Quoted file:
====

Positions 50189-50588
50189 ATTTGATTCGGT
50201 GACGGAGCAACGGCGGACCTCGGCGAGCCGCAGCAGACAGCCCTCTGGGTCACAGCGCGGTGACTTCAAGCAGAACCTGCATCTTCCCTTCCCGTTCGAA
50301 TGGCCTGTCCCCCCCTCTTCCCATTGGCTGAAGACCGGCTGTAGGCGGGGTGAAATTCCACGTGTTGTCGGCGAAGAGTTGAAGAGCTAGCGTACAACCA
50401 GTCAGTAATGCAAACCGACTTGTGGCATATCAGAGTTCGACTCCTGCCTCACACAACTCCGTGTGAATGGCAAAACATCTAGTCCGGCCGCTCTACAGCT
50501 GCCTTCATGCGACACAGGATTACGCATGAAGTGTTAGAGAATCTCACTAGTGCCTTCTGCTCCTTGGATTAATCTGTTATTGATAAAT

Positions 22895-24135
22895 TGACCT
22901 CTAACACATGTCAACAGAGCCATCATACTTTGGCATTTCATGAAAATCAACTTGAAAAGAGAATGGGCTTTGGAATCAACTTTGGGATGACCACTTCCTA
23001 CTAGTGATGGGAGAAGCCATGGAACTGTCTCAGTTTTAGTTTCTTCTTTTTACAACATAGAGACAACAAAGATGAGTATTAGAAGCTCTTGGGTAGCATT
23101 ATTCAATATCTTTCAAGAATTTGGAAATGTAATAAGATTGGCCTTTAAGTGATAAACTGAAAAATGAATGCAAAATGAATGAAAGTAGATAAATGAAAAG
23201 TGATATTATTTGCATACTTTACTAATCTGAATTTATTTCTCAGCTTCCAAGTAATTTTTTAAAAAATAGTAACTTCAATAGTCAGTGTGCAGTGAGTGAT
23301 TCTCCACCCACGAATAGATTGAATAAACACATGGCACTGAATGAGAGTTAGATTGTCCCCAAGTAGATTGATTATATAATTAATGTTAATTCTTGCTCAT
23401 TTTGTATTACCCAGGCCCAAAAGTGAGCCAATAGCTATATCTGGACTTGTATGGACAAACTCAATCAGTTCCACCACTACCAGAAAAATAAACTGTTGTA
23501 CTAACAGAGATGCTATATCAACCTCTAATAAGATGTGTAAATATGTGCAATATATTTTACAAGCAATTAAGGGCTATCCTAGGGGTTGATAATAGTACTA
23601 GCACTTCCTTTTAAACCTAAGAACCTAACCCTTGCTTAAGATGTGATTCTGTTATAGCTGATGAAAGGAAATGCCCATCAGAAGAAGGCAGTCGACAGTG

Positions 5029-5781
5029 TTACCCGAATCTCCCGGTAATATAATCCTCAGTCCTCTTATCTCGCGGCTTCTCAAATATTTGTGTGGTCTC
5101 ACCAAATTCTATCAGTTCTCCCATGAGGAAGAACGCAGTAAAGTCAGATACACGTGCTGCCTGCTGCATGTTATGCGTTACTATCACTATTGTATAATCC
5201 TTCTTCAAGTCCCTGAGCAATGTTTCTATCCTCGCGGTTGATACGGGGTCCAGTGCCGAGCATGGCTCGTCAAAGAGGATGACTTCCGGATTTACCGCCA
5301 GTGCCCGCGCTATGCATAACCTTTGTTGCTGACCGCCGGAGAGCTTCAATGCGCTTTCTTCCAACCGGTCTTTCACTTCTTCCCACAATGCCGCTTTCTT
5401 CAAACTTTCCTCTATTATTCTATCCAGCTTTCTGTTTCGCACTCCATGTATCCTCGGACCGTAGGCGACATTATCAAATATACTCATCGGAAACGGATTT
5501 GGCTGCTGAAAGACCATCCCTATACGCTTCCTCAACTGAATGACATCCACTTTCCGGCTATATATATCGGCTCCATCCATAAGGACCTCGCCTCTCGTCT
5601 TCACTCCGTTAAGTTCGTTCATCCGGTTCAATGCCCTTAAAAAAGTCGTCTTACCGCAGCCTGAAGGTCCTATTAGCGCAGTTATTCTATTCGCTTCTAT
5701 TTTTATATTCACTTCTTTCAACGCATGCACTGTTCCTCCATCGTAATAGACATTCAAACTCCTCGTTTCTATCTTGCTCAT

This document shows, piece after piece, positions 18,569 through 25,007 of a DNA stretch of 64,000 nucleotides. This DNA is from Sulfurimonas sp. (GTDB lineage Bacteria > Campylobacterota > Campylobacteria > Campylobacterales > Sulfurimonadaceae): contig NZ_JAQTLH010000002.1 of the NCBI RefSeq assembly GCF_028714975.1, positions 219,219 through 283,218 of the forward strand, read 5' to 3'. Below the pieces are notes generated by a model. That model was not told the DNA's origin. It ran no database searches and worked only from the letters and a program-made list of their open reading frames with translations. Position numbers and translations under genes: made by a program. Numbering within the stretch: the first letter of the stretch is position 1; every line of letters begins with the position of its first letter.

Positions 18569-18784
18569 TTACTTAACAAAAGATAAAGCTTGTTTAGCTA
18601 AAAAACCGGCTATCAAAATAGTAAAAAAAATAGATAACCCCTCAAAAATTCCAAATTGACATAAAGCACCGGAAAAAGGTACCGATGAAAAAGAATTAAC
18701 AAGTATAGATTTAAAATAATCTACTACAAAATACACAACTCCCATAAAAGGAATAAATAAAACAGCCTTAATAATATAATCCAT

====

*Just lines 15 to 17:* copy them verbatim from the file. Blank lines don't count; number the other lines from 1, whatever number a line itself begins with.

23501 CTAACAGAGATGCTATATCAACCTCTAATAAGATGTGTAAATATGTGCAATATATTTTACAAGCAATTAAGGGCTATCCTAGGGGTTGATAATAGTACTA
23601 GCACTTCCTTTTAAACCTAAGAACCTAACCCTTGCTTAAGATGTGATTCTGTTATAGCTGATGAAAGGAAATGCCCATCAGAAGAAGGCAGTCGACAGTG

Positions 5029-5781